Refinancing and refixing are both options available to homeowners to improve their financial situation or to adjust the terms of their mortgage.
In this article we dig into some pros and cons of each finance option:
Refinancing your Home Loan:
- Lower interest rates: Refinancing can help homeowners to secure lower interest rates on their mortgage, which can lead to significant savings over the life of the loan.
- Shorten the loan term: Refinancing can allow homeowners to reduce the term of their mortgage, which can help them to pay off their loan faster and save money on interest charges.
- Convert to a fixed-rate mortgage: Refinancing can allow homeowners to switch from an adjustable-rate mortgage to a fixed-rate mortgage, providing more stability and certainty in their monthly payments.
- Settlement costs: Refinancing typically involves settlement costs, which can be expensive and eat into any potential savings from a lower interest rate.
- Qualification requirements: Refinancing may require homeowners to meet certain qualification requirements, such as credit score or debt-to-income ratio.
- Resetting the clock: Refinancing can reset the clock on a mortgage, meaning that homeowners may end up paying more interest over the life of the loan if they extend the term.
Refixing your Home Loan:
- Lower interest rates: Refixing can help homeowners to secure lower interest rates on their mortgage, which can lead to significant savings over the remaining term of the loan.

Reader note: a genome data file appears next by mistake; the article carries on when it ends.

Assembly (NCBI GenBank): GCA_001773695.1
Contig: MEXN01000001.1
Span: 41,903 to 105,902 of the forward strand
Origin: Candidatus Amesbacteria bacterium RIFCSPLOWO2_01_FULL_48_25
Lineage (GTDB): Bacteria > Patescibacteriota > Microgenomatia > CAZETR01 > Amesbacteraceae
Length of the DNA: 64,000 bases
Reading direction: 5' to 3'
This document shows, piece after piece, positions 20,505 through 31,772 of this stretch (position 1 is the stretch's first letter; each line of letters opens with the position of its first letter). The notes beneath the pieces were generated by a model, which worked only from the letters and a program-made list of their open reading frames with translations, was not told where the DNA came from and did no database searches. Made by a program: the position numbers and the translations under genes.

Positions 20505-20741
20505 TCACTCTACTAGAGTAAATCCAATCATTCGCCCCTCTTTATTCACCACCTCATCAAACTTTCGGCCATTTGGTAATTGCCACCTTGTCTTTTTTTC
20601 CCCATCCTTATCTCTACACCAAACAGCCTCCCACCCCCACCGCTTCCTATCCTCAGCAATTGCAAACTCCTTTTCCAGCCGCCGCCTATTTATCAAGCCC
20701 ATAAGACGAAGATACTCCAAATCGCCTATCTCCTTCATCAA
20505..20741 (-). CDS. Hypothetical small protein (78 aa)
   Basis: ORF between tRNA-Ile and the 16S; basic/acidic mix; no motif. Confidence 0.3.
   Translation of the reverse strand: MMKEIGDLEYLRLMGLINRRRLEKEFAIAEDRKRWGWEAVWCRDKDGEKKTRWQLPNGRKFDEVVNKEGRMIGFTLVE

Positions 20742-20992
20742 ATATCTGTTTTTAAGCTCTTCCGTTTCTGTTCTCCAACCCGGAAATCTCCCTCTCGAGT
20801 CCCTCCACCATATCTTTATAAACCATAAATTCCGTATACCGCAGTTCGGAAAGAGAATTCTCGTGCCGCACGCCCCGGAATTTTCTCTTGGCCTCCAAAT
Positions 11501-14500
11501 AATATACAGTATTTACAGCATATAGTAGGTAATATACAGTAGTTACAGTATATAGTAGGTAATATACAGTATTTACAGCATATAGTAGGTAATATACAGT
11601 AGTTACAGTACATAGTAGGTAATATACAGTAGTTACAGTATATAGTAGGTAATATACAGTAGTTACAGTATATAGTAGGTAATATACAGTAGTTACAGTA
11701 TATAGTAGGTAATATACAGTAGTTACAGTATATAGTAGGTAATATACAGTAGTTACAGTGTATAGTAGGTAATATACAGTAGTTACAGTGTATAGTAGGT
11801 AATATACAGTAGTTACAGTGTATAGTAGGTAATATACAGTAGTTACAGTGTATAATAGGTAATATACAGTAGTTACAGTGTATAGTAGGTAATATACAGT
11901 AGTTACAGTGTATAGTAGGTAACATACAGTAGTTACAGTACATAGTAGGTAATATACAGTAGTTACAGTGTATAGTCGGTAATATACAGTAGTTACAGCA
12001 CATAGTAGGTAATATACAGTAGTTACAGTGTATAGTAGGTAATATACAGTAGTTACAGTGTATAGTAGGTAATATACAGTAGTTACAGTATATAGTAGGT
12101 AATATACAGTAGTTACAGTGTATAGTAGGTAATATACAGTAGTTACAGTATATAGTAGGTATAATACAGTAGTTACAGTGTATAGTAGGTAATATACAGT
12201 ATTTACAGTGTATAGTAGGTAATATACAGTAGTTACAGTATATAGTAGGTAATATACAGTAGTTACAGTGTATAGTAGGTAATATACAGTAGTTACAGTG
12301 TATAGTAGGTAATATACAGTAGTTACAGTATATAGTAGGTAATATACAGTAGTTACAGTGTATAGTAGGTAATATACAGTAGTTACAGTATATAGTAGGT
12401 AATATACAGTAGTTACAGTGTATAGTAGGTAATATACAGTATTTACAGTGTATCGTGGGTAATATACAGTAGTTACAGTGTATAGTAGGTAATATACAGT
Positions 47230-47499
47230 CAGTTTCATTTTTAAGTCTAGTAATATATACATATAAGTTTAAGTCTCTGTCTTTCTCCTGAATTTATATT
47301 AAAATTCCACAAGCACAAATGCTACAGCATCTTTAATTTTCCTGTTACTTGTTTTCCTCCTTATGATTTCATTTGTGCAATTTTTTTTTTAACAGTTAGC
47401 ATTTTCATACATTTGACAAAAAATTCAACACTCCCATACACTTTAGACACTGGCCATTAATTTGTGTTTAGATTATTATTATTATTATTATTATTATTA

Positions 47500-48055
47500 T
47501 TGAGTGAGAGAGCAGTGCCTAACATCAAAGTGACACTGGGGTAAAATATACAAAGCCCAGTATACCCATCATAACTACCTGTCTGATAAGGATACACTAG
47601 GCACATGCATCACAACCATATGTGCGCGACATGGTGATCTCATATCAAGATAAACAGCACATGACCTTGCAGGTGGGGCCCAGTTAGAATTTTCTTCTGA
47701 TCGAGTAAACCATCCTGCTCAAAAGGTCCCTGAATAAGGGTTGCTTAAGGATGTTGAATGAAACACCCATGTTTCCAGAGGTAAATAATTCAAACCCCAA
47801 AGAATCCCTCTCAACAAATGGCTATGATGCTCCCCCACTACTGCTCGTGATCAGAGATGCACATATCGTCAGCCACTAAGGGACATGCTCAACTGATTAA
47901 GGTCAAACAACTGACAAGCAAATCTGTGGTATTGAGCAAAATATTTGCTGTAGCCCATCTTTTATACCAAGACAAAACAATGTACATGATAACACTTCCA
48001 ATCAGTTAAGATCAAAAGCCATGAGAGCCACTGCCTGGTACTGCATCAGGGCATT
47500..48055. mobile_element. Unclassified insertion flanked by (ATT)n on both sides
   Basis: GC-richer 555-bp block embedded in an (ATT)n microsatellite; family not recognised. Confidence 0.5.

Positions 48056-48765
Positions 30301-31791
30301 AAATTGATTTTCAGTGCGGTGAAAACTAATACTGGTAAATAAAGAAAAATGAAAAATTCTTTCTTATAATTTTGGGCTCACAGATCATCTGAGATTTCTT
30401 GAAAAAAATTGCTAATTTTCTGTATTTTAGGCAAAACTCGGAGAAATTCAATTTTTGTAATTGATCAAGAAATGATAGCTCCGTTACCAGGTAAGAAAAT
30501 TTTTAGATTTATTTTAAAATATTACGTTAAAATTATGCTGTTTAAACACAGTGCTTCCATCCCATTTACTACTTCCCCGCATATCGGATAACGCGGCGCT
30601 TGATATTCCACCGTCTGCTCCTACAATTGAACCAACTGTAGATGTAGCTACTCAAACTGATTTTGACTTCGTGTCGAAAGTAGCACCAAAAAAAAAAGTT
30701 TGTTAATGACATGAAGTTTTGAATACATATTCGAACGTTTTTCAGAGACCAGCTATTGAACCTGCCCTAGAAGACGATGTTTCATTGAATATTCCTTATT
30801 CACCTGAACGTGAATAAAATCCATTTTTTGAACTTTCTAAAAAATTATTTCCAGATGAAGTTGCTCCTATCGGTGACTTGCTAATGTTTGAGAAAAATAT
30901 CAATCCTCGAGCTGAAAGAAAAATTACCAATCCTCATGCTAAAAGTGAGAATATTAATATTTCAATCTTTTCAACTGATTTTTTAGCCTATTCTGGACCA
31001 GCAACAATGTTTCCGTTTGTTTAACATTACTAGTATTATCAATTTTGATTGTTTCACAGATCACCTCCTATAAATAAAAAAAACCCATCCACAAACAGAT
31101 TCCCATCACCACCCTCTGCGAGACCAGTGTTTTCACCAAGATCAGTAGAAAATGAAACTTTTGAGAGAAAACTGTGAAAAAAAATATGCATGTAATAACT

- Keep the same lender: Refixing allows homeowners to keep their existing lender, which can save time and hassle compared to refinancing with a new lender.
- No closing costs: Refixing typically doesn't involve any closing costs, as the mortgage terms are simply adjusted.
- Limited options: Refixing typically only allows homeowners to adjust the interest rate on their existing mortgage, without the ability to adjust other terms or features.
- Less flexibility: Refixing may not offer as much flexibility as refinancing in terms of choosing a loan term, interest rate type, or other features.
- Miss out on potential savings: Refixing may not offer as much potential for savings as refinancing, especially if interest rates have dropped significantly since the original mortgage was taken out.
Ultimately, whether to refinance or refix a home loan depends on the individual homeowner's financial situation and goals. It's important to consider the potential benefits and drawbacks of each option and we fully recommend that you consult with a financial advisor or mortgage professional before making a decision.
Here at Money Compare we are partnered with The Umbrella Company - specialist mortgage advisors who can help you make a fully informed choice on whether to refix or refinance your home loan.